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We thank Mrs Konstanze Lichtenberger for her invaluable technical assistance during the indirect calorimetry measurements. We also thank the staff of our Medical ICU at the University Hospital Leipzig for their continuous support during the study.


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CH designed the work, collected and interpreted the data, updated the reference list, wrote the manuscript draft, and approved the final version. LW designed the work, contributed to data acquisition, revised the manuscript, and approved the final version. SP conceived the study, conducted the data analysis and interpretation, revised the manuscript, and approved the final version. He is also accountable for all aspects of the work in ensuring that questions related to the accuracy or integrity of any part of the work are appropriately investigated and resolved.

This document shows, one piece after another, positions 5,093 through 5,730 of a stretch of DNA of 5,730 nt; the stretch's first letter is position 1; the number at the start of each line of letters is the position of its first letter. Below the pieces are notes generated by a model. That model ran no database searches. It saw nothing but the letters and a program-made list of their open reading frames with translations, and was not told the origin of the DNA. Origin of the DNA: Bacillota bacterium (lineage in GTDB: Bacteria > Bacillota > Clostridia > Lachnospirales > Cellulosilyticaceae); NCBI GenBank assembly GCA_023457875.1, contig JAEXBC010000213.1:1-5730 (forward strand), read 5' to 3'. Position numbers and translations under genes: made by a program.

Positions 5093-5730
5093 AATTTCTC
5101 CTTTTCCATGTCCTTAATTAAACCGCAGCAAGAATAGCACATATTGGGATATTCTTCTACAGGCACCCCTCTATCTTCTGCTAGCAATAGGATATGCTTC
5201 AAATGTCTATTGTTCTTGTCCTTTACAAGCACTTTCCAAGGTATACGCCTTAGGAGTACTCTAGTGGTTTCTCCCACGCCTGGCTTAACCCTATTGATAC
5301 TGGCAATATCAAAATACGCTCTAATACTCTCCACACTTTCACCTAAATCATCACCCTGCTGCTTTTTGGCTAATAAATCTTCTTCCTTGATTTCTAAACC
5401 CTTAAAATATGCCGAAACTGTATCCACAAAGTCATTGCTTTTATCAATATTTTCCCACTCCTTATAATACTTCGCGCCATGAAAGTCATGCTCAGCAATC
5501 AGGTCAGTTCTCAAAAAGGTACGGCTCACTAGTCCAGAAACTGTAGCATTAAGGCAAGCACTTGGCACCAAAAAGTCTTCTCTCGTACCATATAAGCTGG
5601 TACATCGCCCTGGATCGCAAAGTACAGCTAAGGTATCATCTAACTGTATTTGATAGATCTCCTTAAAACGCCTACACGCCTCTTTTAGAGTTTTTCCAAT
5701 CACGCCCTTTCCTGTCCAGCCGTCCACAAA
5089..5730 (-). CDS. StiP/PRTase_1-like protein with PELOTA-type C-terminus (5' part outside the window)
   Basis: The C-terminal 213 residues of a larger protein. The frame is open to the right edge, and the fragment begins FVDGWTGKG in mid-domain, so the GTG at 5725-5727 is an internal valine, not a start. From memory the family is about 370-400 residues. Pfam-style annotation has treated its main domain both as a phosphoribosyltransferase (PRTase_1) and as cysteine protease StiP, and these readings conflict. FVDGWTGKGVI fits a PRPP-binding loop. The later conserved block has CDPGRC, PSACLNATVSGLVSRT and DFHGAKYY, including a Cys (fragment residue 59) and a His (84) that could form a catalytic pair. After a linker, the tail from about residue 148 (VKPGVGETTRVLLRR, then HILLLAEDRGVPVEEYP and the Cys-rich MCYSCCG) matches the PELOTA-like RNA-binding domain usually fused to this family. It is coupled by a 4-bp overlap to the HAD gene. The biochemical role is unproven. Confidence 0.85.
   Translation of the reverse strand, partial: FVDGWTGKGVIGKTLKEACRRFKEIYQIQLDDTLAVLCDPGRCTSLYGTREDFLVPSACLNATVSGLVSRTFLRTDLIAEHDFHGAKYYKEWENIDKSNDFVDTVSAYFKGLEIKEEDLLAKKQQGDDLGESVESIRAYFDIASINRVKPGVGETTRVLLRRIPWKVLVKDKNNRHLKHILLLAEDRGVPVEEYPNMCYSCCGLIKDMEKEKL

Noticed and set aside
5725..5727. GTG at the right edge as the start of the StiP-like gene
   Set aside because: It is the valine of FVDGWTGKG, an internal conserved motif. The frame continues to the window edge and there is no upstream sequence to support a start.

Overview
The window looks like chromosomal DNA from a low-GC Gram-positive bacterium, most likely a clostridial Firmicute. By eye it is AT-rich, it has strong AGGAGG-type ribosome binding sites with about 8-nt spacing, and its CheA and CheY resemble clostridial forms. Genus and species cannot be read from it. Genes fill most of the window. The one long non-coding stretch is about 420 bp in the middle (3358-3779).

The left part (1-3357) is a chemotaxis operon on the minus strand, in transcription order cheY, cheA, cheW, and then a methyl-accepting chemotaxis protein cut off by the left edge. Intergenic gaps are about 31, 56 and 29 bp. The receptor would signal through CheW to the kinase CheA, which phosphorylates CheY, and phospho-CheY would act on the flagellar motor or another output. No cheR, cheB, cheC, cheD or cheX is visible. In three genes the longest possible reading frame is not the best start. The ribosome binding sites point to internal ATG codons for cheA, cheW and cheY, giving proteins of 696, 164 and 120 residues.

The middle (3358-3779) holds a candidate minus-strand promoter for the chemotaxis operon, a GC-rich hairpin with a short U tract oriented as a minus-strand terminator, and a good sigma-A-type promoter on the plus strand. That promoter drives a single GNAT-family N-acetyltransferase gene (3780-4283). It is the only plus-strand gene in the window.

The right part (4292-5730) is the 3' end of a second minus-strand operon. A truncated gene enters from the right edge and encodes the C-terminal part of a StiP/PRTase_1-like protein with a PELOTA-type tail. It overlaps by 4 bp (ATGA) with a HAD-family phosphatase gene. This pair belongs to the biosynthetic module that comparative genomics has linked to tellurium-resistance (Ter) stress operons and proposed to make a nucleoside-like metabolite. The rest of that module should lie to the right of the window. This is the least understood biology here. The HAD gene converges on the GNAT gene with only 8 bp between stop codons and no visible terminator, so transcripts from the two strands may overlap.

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Correspondence to Sirak Petros.

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Hölzel, C., Weidhase, L. & Petros, S. The effect of age and body mass index on energy expenditure of critically ill medical patients. Eur J Clin Nutr 75, 464–472 (2021).